I must warn future COP-goers however – the focus and the preparation are tremendously important. See, COP is a world on its own; it is what I keep telling the layperson, and it is something that new participants must be conscious about.
We were all interested in the negotiations on the implementation of the Paris Agreement. It could be our priorities and individual goals, but our two weeks were spent in meeting rooms and meeting people while theirs was spent engaging with youths and meeting people.
So, it is important to understand what stimulates you and helps you achieve your personal objective at COP, and be warned that they may change when you arrive. This is because what you learn in principle and what you experience will change some of your focus due to the potential of growth you sense, very much alike a plant moving towards the sunlight.
I expected to engage more with YOUNGO than I actually did, partly because they were more chaotic and exclusive than I expected them to be, but also because I thoroughly enjoyed the experience of meeting negotiators and trying to decipher what a particular decision meant in the big picture.
You will see a million different things happening at once – side-events on topics you are interested in, consultations on an issue you are waiting to learn more about, YOUNGO/CAN working groups, climate actions, ‘opportunity appointments’ (chance to meet someone important who is otherwise busy), networking events, and the list goes on depending on whether you are CSO, which badge you have and which zone you are at – and these are just what are relevant to MYD!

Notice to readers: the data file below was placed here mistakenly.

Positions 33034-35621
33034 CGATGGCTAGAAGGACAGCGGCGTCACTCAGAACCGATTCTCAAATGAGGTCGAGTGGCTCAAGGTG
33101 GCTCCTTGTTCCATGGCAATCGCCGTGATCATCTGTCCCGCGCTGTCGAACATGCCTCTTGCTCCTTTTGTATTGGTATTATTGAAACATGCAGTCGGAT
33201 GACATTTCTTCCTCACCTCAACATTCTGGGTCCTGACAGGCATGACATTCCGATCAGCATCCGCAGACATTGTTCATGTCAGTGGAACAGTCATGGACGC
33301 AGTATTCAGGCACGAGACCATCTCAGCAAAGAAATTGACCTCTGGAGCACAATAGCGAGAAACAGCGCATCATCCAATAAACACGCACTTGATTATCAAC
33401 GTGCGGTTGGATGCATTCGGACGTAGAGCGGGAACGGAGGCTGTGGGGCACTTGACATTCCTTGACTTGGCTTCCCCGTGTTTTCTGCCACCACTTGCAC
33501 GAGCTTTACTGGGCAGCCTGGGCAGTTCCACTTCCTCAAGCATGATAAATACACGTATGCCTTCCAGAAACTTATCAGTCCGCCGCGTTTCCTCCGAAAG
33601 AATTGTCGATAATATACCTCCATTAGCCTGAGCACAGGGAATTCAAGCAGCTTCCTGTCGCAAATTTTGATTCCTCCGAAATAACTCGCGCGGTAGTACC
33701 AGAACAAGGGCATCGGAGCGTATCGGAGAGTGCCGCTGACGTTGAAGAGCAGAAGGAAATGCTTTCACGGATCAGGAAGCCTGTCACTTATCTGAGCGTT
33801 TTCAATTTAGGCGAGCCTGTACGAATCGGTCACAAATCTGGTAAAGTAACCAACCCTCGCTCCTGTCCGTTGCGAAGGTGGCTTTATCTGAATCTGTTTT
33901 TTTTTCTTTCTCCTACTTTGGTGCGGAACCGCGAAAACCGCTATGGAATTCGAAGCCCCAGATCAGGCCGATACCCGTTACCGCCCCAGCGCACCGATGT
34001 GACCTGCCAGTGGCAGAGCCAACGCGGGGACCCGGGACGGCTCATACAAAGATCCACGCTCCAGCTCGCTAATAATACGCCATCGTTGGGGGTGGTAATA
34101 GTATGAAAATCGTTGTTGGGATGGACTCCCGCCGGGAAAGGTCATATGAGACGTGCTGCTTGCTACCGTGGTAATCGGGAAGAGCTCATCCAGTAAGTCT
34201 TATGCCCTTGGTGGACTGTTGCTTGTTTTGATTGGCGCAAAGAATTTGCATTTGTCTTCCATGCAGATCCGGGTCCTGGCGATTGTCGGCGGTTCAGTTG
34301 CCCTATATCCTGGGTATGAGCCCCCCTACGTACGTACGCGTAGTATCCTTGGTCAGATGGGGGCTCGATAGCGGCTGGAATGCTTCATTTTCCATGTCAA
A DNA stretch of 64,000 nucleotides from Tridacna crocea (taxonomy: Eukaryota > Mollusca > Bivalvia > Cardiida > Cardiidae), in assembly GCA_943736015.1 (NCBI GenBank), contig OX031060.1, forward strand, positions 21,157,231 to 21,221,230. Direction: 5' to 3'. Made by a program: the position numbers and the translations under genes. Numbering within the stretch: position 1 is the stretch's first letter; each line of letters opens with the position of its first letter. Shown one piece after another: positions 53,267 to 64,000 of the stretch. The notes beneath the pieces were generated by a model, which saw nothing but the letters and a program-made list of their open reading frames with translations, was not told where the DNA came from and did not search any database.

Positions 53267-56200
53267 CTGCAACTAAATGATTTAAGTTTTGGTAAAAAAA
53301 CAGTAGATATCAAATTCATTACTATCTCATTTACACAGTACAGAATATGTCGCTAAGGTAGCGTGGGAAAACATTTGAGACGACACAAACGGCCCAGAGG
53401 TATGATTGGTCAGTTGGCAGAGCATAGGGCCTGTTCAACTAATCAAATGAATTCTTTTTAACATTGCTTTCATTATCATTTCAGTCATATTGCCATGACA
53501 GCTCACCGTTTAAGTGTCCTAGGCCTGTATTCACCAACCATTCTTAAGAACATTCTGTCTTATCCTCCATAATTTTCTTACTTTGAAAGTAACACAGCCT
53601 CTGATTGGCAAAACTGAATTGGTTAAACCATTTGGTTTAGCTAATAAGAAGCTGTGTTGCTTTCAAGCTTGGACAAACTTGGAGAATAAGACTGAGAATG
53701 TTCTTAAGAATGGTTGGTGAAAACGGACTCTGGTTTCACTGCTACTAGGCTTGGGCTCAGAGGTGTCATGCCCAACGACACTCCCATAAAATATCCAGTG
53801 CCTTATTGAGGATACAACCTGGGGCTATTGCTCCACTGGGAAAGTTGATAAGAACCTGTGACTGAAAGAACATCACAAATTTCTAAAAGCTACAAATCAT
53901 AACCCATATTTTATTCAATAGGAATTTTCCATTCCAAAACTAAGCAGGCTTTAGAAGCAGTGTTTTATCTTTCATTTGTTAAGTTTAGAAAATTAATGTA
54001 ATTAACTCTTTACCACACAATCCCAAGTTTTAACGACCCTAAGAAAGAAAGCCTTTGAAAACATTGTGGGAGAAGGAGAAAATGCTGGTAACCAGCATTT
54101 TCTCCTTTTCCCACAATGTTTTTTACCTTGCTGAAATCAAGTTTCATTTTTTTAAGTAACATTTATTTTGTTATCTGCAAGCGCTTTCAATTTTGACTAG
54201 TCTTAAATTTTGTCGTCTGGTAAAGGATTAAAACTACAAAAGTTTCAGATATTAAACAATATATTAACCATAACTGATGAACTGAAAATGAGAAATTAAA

Don’t be too hard on yourself, and don’t be an octopus trying to reach its tentacles into every cookie jar. Reality check – you can’t be everywhere and do everything. That is why even if your focus may shift, make sure that you decide on your priorities.
I had looked forward to immersing myself at the ArtSpace, but because the Green Zone was quite far away and going through the security and all was time-consuming, it was too ‘ma fan’ (which means troublesome in Cantonese) and I only went twice. So I had missed several daily meetings and did not manage to paint the banners for the Climate Action (I ended up holding an ugly sign painted by someone else), but I did meet the most interesting negotiators and delegates from various continents and managed to have a more personal chat with our own national negotiators and the amazing people behind Third World Network.
Be realistic with your expectations, be versatile. Take enough rest and eat well so that your brain can function as the sponge it is supposed to be (#AjaranAdrian) and you do not waste a session or even a whole day without understanding and absorbing information. Have your daily meetings, be in constant contact with your team and communicate with your buddies – they helped us make sense of so many things that we were lost about and kept us in check. Trust me, you will need it too.
Last but certainly not least, immerse yourself in the experience and have fun!
Written by Nachatira Thuraichamy
Edited by Choy Moon Moon